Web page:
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The Kitchn: Cheesy baked beef rigatoni is as comforting as it gets
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The Kitchn: Cheesy baked beef rigatoni is as comforting as it gets

From the 5 recipes to try this week that have nothing to do with Thanksgiving leftovers series
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Is there anything more comforting than a dish of tender baked noodles, savory beef and gooey cheese coming out of the oven? This baked rigatoni is easier to assemble than lasagna, packed with just as much flavor and perfect for stashing in the freezer as a gift to your future self. Here’s how to do it.

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It’ s easy to assemble this dish and freeze it to enjoy another day.

Ziti vs. rigatoni

Rigatoni is a short pasta that’s larger and wider than ziti. Ziti has a slender, smooth shape, while rigatoni’s tube is lined with ridges to trap thick, meaty sauces. When it comes to this baked pasta dish — packed with ground beef, a rich tomato sauce, and melted cheese — there’s no question that rigatoni is the best choice. If you’ve got ziti on hand, opt for our all-star baked ziti recipe instead.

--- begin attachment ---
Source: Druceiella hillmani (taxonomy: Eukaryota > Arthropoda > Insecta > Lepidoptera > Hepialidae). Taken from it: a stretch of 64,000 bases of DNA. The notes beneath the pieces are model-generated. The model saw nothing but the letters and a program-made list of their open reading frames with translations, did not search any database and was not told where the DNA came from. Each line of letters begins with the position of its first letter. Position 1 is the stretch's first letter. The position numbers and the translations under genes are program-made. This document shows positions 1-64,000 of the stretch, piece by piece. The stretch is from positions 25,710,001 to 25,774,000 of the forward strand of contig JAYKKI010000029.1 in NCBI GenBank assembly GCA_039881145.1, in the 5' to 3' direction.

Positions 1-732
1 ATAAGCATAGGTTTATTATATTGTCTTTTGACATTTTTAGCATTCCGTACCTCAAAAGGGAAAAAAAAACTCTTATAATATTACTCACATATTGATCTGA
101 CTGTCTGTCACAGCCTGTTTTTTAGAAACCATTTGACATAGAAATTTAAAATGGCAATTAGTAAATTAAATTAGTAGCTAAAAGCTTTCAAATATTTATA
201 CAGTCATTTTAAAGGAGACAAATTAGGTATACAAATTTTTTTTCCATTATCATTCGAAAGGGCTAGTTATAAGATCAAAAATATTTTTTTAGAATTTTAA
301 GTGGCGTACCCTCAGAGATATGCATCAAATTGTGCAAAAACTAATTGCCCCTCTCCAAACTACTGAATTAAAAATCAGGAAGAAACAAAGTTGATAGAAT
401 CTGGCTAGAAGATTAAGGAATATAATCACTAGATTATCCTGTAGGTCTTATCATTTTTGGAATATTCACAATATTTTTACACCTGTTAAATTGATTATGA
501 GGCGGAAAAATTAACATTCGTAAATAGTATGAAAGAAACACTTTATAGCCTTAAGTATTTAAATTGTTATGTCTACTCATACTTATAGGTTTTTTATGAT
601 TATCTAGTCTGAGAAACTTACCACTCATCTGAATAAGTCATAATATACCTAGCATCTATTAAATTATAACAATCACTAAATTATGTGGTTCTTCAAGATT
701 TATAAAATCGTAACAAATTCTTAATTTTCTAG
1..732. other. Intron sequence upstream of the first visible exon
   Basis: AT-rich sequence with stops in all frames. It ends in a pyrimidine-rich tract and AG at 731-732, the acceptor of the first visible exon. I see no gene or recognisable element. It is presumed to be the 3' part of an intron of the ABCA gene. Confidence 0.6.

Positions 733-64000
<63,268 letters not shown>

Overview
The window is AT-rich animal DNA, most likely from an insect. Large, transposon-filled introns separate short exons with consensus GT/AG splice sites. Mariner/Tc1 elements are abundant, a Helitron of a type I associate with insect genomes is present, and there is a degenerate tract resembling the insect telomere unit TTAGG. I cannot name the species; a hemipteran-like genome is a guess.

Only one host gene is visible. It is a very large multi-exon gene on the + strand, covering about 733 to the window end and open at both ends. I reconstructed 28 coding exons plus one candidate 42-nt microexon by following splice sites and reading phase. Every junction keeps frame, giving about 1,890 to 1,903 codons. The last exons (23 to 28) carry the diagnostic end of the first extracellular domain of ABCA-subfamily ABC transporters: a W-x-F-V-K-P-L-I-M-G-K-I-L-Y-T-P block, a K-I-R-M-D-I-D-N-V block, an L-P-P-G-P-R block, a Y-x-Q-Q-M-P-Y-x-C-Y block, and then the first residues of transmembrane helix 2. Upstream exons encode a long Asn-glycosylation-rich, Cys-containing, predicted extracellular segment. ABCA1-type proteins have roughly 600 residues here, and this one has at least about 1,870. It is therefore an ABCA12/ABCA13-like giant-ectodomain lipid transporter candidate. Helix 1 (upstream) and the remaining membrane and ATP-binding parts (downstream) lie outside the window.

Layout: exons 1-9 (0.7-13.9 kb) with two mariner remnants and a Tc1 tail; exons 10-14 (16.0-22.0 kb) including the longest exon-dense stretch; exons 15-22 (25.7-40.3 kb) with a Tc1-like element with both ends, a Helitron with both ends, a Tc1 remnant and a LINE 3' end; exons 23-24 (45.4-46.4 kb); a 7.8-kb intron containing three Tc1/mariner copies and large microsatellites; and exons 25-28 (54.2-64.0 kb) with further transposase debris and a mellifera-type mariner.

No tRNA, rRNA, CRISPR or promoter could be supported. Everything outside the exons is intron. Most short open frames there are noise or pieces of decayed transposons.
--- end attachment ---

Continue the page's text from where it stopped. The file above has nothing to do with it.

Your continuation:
The best beef for baked rigatoni

Lean ground beef, sometimes labeled 90/10 or sirloin, is the best choice for this dish (and really any baked casserole), providing rich beefy flavor without the excess fat that would otherwise need to be drained off after browning. Bulk Italian sausage and ground turkey can also be substituted, but avoid ground turkey breast, as it is too lean and can easily turn tough and mealy.

How to get gooey pockets of cheese

After browning the beef, you’ll stir in the cooked pasta so that the beef is evenly distributed among and inside the noodles. The sauce and shredded mozzarella come next. Some of the cheese will melt, but keep stirring and the mozzarella will distribute evenly throughout the mixture without disappearing completely. Fold in the mozzarella cubes last, which helps keep them intact; these larger pieces of mozzarella will melt into gooey puddles of cheese in the oven.

Assembling and freezing rigatoni

If you’re meal prepping this casserole, assemble it in a metal or disposable foil baking dish, let the unbaked casserole cool, then wrap tightly in aluminum foil and freeze for up to two months. When you’re ready to bake, you can do so directly from frozen, or thaw it overnight in the refrigerator to reduce the cook time. Either way, bake uncovered for the last 15 minutes so the cheese can brown.

Cheesy Baked Rigatoni with Beef

Serves 8 to 10

  • 1 medium yellow onion
  • 4 cloves garlic
  • 12 ounces low-moisture mozzarella cheese, divided
  • 3/4 ounce Parmesan cheese, grated (about 2/3 cup grated on a Microplane or 1/4 cup store-bought)
  • 2 tablespoons olive oil
  • 1 pound lean ground beef
  • 1 teaspoon kosher salt, plus more for cooking the pasta
  • 1 teaspoon dried Italian seasoning
  • 1/2 teaspoon freshly ground black pepper
  • 2 (24-ounce) jars marinara or pasta sauce (about 6 cups total)
  • 1 pound dried rigatoni pasta
  • Chopped fresh basil leaves, for serving (optional)